After years of discount rates on Canadian crude, Billings refineries may see a price change in the tide of oil as the supply bottleneck eases.
Shipping conditions for Canadian tar sands oil, as well as crude from the Bakken are improving and that’s likely to thaw the asking price now frozen at low levels because of delivery issues.
Carl Casale, president of CHS Inc., said it’s inevitable that Canadian and Bakken oil will begin flowing more freely into the United States.
As shipping options improve, refiners with good access now will pay more, he said, speaking recently to economists at Montana State University.
“There’s so much crude oil trapped in the mid-continent right now and trapped up in Canada — and we have one refinery in Laurel that is served by a pipeline out of Canada. Pretty good place to have one,” Casale said. “And we have one that sits in McPherson, Kan., just north of Cushing, Okla., where all the crude oil gets trapped. It’s literally at the end of the pipe and you have to move it by rail or by train after that.”
Casale, who spoke recently at Montana State University’s October Economic Outlook Conference, touched on what’s known as the “bitumen bubble.”
Delivery challenges have at times pushed Canadian crude prices $40 a barrel lower than the West Texas Intermediate, an oil grade used as a pricing benchmark. The same has been true for Bakken crude on the U.S. side of the border.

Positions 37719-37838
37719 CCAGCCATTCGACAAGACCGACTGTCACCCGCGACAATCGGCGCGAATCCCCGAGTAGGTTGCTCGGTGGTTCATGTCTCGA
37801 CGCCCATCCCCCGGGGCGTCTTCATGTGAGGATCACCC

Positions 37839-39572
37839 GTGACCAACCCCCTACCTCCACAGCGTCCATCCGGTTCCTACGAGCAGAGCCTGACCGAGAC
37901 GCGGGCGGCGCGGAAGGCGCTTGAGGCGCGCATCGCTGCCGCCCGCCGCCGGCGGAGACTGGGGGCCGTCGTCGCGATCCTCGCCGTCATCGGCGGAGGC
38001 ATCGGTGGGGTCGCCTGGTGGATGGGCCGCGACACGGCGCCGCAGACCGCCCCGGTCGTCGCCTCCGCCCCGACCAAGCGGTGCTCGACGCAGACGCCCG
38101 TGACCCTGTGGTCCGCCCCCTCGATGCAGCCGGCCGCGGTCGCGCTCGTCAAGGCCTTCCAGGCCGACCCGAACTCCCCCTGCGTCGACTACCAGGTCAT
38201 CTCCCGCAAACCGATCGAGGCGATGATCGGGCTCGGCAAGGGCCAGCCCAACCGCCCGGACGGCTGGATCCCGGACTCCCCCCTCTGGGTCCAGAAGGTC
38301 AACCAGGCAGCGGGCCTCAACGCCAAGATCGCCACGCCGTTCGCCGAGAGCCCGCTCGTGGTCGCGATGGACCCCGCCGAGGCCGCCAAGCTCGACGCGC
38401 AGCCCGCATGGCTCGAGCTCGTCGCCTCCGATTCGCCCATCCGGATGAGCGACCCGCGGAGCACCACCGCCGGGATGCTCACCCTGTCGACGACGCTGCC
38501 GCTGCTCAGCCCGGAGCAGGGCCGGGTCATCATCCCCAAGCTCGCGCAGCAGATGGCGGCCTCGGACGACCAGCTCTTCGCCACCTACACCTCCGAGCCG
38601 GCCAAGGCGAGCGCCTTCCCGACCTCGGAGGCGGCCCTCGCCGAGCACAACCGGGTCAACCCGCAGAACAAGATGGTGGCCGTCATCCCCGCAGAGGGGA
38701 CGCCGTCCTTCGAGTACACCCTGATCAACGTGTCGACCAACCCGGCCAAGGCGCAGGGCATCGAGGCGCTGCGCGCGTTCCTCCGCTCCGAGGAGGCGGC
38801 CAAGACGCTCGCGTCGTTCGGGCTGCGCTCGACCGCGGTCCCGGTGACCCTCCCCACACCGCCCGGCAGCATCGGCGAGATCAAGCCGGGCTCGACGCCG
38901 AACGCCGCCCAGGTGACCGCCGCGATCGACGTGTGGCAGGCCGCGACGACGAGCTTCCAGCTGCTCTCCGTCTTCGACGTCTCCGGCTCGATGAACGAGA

“One of the real differences about the Bakken is that the delivery infrastructure is not in place,” said Paul Polzin, an economist with Montana Bureau of Business and Economic Research in Missoula.
“When you look at plays in Texas and the gas play in Pennsylvania, they’re right next to refiners or right next to pipelines. So, there’s a negative premium for Bakken crude.”
Shipping crude by rail cut the bitumen bubble’s effect by half earlier this year, but when Canadian production increases, the bottleneck issues resurface and prices drop.
The Keystone Pipeline, dedicated to Canadian crude with onramps planned for Bakken oil, would open the supply to more refiners, but increase expenses for those with access now.
“When Keystone XL gets built to Texas and the Gulf Coast, that will pull crude past us and we probably won’t enjoy the same refining market that we do today,” Casale said.
“The leg that’s going to impact us is the last leg from Cushing, Okla., down to the Texas Gulf Coast. Has it been approved yet? Uh. I’d like you all to join the Sierra Club and boycott the pipeline,” he joked. “No. obviously it should get built, but it hasn’t. If they said ‘go ahead’ tomorrow, it would probably be a couple years before we would see it.”
CHS has been expanding its refining ability to meet what it sees as a growing demand. Casale said CHS’s Kansas refinery is now fully owned by the company. Buying out its partners and improving its infrastructure has allowed the cooperative to add nearly a new refinery’s worth of production to its operations, Casale said.
In Laurel, the cooperative boosted its diesel production 5,000 barrels a day by adding new equipment.
Spokeswoman Lani Jordan said the agricultural demand for large purchases of diesel prompted the Laurel improvements.
Currently, 75 percent of CHS profits come from the energy sector, with agriculture business accounting for the other 25 percent, according to Casale. Historically, profits from the two sectors were equal. The company is adding a fertilizer plant, which should return profits between agriculture and energy to an even split.